Yael Birnbaum opened the evening with a Spoken Word piece backed up by a beat box. Afterwards, came a solo dance by Yaacov Pilzer of the Batsheva Ensemble, who was able to exploit the limited space, moving from the four walls of the house to the light-filled balcony to the strains of Hasidic trance music.
Pilzer was followed by Erez Sivan, who amazed the audience with the impressive vocal abilities of his blues singing. Armed with a guitar, Daniel Sapir nonchalantly and with a clear voice sang “Efsharut Shel Yofi,” one of the songs on his forthcoming debut album. The artistic session ended with dancer Reut Shaibe, who created a performance work to the strains of “My Body is a Cage” by the band Arcade Fire.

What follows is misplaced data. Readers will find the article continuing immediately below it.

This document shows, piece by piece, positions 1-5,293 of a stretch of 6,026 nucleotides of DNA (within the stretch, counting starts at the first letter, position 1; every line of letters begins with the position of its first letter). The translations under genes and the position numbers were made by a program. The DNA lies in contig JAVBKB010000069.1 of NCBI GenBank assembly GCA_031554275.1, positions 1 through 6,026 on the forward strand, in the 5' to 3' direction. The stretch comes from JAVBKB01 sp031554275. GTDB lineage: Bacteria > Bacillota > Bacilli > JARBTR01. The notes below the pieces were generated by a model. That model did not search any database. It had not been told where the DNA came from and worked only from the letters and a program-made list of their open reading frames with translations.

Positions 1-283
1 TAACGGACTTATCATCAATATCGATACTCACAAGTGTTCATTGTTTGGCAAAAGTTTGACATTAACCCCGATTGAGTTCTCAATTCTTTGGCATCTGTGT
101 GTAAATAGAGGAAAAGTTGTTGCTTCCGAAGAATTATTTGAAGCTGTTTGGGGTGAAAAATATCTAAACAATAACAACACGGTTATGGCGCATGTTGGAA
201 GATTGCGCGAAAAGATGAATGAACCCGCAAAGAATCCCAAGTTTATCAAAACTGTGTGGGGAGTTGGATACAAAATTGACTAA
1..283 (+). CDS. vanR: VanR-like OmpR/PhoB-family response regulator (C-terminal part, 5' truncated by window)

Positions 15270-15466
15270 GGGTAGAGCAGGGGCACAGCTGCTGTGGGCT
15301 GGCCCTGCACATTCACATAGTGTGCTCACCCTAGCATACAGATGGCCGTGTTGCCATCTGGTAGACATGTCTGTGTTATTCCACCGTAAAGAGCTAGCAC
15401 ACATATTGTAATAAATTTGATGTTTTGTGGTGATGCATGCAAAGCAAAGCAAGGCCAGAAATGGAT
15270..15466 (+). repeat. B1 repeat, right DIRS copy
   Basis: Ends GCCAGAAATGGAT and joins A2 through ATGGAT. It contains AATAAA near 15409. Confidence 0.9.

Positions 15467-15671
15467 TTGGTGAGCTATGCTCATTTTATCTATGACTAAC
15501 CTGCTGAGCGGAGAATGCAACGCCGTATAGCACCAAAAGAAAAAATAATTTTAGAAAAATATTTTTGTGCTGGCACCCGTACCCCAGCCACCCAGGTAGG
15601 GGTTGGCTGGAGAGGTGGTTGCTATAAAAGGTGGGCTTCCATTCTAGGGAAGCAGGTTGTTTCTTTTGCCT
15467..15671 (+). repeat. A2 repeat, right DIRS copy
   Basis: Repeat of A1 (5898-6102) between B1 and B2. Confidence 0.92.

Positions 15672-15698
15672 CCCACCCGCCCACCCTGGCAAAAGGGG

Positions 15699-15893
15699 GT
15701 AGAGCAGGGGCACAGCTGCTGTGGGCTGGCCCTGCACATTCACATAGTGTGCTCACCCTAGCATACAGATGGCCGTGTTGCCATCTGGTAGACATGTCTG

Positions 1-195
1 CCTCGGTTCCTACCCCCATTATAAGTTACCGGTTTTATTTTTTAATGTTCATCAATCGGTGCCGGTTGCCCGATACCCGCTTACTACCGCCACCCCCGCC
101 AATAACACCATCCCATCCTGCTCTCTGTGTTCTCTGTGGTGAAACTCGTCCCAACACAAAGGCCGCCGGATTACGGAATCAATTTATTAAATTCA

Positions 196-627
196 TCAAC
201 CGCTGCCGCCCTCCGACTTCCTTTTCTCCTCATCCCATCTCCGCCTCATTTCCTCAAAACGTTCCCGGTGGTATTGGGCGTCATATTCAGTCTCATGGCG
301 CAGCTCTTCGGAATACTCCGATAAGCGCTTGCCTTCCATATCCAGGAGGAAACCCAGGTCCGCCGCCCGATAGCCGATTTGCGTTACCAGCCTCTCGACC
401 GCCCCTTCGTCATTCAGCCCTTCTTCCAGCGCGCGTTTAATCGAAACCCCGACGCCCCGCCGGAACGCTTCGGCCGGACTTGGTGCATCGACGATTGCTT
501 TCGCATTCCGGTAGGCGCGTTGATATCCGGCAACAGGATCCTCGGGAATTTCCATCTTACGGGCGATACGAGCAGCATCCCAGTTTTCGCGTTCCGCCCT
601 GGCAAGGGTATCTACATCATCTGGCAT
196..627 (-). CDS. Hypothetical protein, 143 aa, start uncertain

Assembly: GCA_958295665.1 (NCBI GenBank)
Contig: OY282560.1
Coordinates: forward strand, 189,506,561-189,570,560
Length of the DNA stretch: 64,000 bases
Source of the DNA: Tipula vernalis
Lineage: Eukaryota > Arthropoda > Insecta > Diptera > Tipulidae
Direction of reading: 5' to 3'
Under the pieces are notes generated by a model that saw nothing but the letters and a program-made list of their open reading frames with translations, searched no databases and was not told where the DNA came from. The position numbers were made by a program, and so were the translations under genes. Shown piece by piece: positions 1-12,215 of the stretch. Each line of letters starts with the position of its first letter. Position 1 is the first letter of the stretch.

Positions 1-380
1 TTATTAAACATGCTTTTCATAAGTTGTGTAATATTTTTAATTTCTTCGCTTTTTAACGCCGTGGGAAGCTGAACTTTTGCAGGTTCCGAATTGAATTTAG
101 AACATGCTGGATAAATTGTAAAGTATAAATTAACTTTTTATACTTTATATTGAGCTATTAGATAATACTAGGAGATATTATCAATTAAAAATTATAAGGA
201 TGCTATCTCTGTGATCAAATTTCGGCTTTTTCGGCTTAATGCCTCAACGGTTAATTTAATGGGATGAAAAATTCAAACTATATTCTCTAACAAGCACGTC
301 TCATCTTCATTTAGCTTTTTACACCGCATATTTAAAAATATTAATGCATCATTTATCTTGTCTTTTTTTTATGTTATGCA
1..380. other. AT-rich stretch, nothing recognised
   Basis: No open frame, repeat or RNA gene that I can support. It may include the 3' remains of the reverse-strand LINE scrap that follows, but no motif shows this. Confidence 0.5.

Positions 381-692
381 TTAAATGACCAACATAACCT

“Nowadays, when the issue of culture is in the headlines so often, there isn’t a lot of discussion of culture itself and its significance,” says Ron. “I think that culture is created out of a discourse between people. And it makes no difference which people. When I talk to someone and there’s agreement between us, then there’s culture between us.”
Amnon Ron. Photo by Tomer Appelbaum
When Danin is asked what characterizes the place, she replies that “when I began to produce the Creative meals, I understood the tremendous need for a physical community and how much we all longed for these encounters.” The encounters led to interesting collaborations. For example, the Angels met Anna Dubinsky, the house art curator, and she designed the album cover for them and did the lighting for their performance tour. Later cellist Maya Belzitsman and Matan Efrat asked to collaborate with Dubinsky.